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Majority Opinions Authored by Justice Thurgood Marshall

The issue in this case is whether a clerical employee in a county Constable's office was properly discharged for remarking, *380 after hearing of an attempt on the life of the President, "If they go for him again, I hope they get him."

I

On January 12, 1981, respondent Ardith McPherson was appointed a deputy in the office of the Constable of Harris County, Texas. The Constable is an elected official who functions as a law enforcement officer.[1] At the time of her appointment, McPherson, a black woman, was 19 years old and had attended college for a year, studying secretarial science. Her appointment was conditional for a 90-day probationary period.

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Petitioner’s possession of three films served as the basis for a conviction of “possession of obscene matter” in contravention of Georgia state law.

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Appellee Republican Party of the State of Connecticut (Party) in 1984 adopted a Party rule which permits independent voters — registered voters not affiliated with any political party — to vote in Republican primaries for federal and statewide offices. Appellant Julia Tashjian, the Secretary of the State of Connecticut, is charged with the administration of the State's election statutes, which include a provision requiring voters in any party primary to be registered members *211 of that party. Conn. Gen. Stat. § 9-431 (1985).[1] Appellees, who in addition to the Party include the Party's federal officeholders and the Party's state chairman, challenged this eligibility provision on the ground that it deprives the Party of its First Amendment right to enter into political association with individuals of its own choosing. The District Court granted summary judgment in favor of appellees. 599 F. Supp. 1228 (Conn. 1984). The Court of Appeals affirmed. 770 F. 2d 265 (CA2 1985). We noted probable jurisdiction, 474 U. S. 1049 (1986), and now affirm.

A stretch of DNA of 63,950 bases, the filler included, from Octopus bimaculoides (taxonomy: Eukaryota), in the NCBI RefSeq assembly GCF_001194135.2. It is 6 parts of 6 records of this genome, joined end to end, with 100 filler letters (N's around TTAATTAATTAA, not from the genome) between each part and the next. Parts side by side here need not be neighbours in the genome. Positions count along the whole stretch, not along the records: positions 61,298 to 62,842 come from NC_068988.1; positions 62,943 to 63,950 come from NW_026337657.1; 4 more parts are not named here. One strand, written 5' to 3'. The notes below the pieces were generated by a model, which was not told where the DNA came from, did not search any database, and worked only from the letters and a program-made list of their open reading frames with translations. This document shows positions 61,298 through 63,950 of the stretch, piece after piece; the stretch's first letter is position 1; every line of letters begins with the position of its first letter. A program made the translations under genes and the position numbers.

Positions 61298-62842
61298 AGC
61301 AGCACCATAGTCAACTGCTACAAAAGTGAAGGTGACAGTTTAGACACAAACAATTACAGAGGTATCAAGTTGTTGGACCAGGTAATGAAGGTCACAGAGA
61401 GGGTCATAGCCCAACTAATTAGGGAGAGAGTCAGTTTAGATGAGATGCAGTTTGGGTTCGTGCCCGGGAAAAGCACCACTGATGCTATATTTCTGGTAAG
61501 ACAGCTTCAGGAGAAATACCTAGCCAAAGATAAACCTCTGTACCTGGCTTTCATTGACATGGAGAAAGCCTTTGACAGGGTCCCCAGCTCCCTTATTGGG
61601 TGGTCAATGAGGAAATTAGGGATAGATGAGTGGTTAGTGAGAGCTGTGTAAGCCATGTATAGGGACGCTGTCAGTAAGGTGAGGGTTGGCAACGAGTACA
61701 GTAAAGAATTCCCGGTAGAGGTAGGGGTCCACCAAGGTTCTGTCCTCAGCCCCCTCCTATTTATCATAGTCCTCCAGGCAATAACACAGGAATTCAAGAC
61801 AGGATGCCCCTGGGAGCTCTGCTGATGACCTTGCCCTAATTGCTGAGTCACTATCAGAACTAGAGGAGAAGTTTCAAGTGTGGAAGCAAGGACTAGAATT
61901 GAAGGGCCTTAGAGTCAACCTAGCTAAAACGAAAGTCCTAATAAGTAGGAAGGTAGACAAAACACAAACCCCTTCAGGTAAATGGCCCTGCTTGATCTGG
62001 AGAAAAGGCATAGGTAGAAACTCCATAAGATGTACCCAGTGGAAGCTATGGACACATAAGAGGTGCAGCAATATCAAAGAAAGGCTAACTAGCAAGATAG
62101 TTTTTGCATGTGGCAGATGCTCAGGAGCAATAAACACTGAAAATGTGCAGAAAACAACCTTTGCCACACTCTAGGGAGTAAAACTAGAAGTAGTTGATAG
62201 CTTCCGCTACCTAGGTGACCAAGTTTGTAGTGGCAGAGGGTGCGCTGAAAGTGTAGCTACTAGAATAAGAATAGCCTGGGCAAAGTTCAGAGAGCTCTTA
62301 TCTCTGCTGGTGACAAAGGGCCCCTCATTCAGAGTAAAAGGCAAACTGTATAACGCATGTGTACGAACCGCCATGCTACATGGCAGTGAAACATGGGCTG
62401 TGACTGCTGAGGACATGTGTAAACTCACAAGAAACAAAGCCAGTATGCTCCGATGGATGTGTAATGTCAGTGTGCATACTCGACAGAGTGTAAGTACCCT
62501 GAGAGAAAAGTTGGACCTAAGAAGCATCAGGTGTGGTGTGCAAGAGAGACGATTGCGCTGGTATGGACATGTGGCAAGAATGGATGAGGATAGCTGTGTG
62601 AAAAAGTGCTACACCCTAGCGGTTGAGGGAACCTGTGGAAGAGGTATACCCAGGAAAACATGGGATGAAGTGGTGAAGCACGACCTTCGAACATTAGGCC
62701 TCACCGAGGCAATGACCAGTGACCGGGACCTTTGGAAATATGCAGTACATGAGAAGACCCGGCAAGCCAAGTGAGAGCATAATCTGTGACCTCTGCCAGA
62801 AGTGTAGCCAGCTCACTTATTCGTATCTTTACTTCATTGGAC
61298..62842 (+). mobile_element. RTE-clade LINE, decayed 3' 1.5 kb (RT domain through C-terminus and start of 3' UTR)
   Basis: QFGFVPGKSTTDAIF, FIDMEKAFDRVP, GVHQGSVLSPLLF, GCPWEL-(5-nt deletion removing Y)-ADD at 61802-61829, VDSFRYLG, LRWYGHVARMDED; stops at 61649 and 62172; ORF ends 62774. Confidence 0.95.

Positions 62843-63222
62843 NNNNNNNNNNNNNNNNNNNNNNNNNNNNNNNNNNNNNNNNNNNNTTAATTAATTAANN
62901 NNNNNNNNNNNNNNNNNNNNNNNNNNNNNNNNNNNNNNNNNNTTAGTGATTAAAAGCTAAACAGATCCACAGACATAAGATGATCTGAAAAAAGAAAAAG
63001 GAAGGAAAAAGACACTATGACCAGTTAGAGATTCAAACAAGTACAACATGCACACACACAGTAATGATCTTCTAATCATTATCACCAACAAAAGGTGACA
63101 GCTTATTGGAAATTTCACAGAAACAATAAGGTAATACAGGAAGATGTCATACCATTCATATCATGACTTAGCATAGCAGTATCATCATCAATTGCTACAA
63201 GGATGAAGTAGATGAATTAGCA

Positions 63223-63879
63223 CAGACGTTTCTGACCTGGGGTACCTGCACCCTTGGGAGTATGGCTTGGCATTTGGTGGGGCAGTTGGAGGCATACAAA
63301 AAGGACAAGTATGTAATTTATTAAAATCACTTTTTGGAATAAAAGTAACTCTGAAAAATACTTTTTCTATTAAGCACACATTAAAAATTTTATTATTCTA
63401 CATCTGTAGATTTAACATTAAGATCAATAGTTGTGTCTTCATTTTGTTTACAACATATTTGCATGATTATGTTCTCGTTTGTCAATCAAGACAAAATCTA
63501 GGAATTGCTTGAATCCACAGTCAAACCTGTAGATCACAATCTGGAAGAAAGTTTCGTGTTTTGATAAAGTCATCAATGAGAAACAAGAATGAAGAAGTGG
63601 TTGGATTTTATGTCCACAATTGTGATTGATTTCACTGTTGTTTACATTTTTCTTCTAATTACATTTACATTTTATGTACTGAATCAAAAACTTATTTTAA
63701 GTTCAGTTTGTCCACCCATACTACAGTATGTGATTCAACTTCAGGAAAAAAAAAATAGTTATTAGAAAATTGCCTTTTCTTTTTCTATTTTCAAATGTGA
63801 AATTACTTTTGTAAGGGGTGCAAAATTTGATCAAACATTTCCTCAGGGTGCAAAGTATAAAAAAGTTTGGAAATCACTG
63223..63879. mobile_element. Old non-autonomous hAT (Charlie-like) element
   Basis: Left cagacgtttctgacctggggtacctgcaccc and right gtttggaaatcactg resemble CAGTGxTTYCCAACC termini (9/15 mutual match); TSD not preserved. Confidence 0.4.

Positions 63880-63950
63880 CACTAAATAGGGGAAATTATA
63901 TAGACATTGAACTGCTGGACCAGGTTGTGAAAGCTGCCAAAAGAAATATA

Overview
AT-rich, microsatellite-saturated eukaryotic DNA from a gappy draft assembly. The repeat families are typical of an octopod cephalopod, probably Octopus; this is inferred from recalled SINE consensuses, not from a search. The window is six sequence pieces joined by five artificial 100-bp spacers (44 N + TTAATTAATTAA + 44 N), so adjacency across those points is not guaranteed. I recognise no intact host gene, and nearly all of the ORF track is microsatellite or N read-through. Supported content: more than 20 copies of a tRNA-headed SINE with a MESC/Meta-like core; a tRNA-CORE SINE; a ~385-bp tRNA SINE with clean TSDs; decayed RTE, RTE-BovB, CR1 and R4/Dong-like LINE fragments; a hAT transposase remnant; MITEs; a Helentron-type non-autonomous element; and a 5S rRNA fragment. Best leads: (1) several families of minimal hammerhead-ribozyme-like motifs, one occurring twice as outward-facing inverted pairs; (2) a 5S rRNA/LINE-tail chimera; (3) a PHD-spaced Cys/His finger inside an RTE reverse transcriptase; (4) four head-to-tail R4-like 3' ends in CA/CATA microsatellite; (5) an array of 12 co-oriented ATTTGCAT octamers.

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Florida Stat. § 794.03 (1987) makes it unlawful to "print, publish, or broadcast . . . in any instrument of mass communication" the name of the victim of a sexual offense.[1] Pursuant to this statute, appellant The Florida Star was found civilly liable for publishing the name of a rape victim which it had obtained from a publicly released police report. The issue presented here is whether this result comports with the First Amendment. We hold that it does not.

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The question presented is whether the Freedom of Information Act (FOIA or Act), 5 U. S. C. § 552 (1982 ed. and Supp. V), requires the United States Department of Justice (Department) to make available copies of district court decisions that it receives in the course of litigating tax cases on behalf of the Federal Government. We hold that it does.

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An ordinance of appellant village requires a business to obtain a license if it sells any items that are "designed or marketed for use with illegal cannabis or drugs." Guidelines define the items (such as "roach clips," which are used to smoke cannabis, "pipes," and "paraphernalia"), the sale of which is required to be licensed. Appellee, which sold a variety of merchandise in its store, including "roach clips" and specially designed pipes used to smoke marihuana, upon being notified that it was in possible violation of the ordinance, brought suit in Federal District Court, claiming that the ordinance is unconstitutionally vague and overbroad, and requesting injunctive and declaratory relief and damages. The District Court upheld the ordinance and awarded judgment to the village defendants. The Court of Appeals reversed on the ground that the ordinance is unconstitutionally vague on its face.

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The Washington Supreme Court ruled that the First Amendment precludes the State of Washington from extending assistance under a state vocational rehabilitation assistance program to a blind person studying at a Christian college and seeking to become a pastor, missionary, or youth director. Finding no such federal constitutional barrier on the record presented to us, we reverse and remand.

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